As for Sarah Polley and her sudden concern with the censorial nature of the tidbits hidden in one of Adolf Harper's infamous omnibus bills, I must admit that there's a certain side of me that gleefully perceives a particular poetic justice in such legislation successfully making its way through the senate. Where are Polley and her fellow state-funded nincompoops when other illiberal bills are winding their way through parliament??? If the government were to introduce a bill banning or curtailing anything from masturbation to chewing gum, Polley and her ilk would be as silent as tombstones; the prospect of appearing on magazine covers and U.S. tabloid shows would be simply too enticing to interrupt their usual train of egoistic thought. It's only when a bill like this comes along—one that interferes with their beholden-to-no-one, easy-street way of state-paid existence, that they come alive and speak out.

Umbrella, huh...?

Brian Campbell said...

It seems the shorter my posts, the longer your rants, my dear Watkins!

What if I had just written "hot damn"!

But it's a fiendishly eloquent piece of vitriol, and for that it it definitely is praiseworthy.

Facebook, what a scary place! Wouldn't set electronic foot or feelers over there. Personally, I hated highschool; was too depressed by it to know who the likes of three-finger Jackie was there, if there was one...

Zach is right on in that post. But he's well-enough connected that he can brag about never sending to literary reviews. Good for him. For me, as I've said before, sending out guarantees one reader for my poems (if only moi) -- and if a positive connection is made, that's a thrill beyond likely any proportion it deserves.

Haven't run across Carmine yet... his Starry orbit does not cross mine too often!

Umbrella is a decent internet review. Much of what I've read there is boring (somewhere else I've said 90% of poetry of any kind is shit), but I read a couple of good things that made me think I would respond to a call for submissions on a certain theme. The woman who edits it actually gave me very perceptive feedback on a poem that I revised, resubmitted and was taken. Constructive response like that restores ones' faith in the process. (Really, it was good criticism...)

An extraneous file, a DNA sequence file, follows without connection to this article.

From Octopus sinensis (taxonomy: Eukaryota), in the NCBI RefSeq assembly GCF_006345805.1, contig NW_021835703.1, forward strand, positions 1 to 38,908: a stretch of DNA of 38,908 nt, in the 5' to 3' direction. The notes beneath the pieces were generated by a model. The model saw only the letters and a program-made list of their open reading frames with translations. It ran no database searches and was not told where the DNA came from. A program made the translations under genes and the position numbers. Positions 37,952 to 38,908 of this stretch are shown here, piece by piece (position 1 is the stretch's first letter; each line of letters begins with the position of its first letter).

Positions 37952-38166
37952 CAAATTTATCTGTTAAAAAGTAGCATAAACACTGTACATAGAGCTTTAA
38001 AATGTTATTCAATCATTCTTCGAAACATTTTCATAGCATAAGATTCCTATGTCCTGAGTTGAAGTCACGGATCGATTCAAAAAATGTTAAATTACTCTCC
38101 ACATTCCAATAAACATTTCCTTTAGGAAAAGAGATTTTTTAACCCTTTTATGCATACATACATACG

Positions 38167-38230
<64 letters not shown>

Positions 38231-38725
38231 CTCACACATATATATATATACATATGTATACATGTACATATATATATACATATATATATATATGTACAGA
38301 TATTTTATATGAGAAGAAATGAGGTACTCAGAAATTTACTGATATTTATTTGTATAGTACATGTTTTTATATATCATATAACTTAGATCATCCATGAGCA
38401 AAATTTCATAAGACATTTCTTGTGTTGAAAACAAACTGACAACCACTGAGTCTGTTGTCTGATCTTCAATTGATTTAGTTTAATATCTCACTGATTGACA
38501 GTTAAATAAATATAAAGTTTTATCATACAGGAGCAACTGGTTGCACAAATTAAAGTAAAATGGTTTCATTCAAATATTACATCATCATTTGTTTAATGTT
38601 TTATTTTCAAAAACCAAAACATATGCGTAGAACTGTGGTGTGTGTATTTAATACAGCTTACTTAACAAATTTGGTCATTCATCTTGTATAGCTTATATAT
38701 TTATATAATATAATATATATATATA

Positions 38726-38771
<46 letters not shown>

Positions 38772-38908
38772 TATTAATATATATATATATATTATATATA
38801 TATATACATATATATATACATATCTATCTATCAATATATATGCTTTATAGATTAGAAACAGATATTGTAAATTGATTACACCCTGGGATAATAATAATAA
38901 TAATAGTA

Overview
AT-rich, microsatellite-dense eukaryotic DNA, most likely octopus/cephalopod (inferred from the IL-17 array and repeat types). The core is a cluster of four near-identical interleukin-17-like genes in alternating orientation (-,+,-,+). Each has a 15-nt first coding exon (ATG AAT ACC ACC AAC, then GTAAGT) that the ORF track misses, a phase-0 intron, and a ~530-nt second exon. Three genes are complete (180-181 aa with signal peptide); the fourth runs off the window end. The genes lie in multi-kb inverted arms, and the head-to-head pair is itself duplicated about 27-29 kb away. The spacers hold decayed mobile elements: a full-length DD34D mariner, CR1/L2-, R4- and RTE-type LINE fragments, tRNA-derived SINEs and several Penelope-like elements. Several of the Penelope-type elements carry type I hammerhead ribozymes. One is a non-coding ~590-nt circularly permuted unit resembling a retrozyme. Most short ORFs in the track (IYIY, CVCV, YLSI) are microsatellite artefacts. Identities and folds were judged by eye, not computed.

Nevertheless, an exclamation like "Hot damn!" probably should be reserved for , like, The Paris Review. Chalk that up to the empty plate/crumbs/birthday cake illusion referred to earlier.

P.S. Wasn't Sarah P. just scrumptious, though, in "My Life Without Me"?

Unknown said...

Uhm...Is it okay if I just say "Congratulations"?

Brian Campbell said...

In this context, that's concise to the point of bluntness, and could, indeed, be construed as impolite. It seems to me that you are showing us up with your well-placed conventionality.

But... thanks, Greg. ;)

Brian Campbell said...

RW, have you ever thought of doing your own blog? You're welcome to use this one as a sounding board to generate material -- I welcome your input, it's bracing and because of that refreshing -- but what you wrote above has the makings of a very engaging post, especially for a community of readers more clued in to your arcane pop culture references than say, yours truly.

R. W. Watkins said...

I think there's an obvious 'sociology of Facebook' that can be gleaned from just one or two visits to the site. There are well-intentioned exceptions, certainly, but most of the people lurking there are the high-school and university popularity-contest-winners of 25 years ago--the former students who have not made the impact in the real world like they made (or thought they made) in comprehensive and uni, and now desire to reclaim their former glory by hanging their smirking portraits in a place where all their former classmates can see them and be envious of their sexy spouses and adorable offspring. In this sense, Facebook can be looked upon as an extension of the more frivolous side of secondary and post-secondary academic culture (or lack thereof). I'm sure a lot more could be ascertained from extended visits utilising a fully-functioning profile, but that would take a lot of stomach.

Brian Campbell said...

I'm surprised most of them aren't... high school students. I opened up a Myspace musician's page but then lost interest when I discovered the graphics were tacky and you could no longer upload complete MP3s anymore --but rather shitty soundclips. Most of the clientele, I discovered, was very young, and when I found some of them clamouring in a breathless kind of way to become my "friend", I soon lost interest.

Facebook, Myspace, etc. though are a motherlode for sociologists, who now have a ready-made tool to study fads, networking patterns, influence-peddling and the like.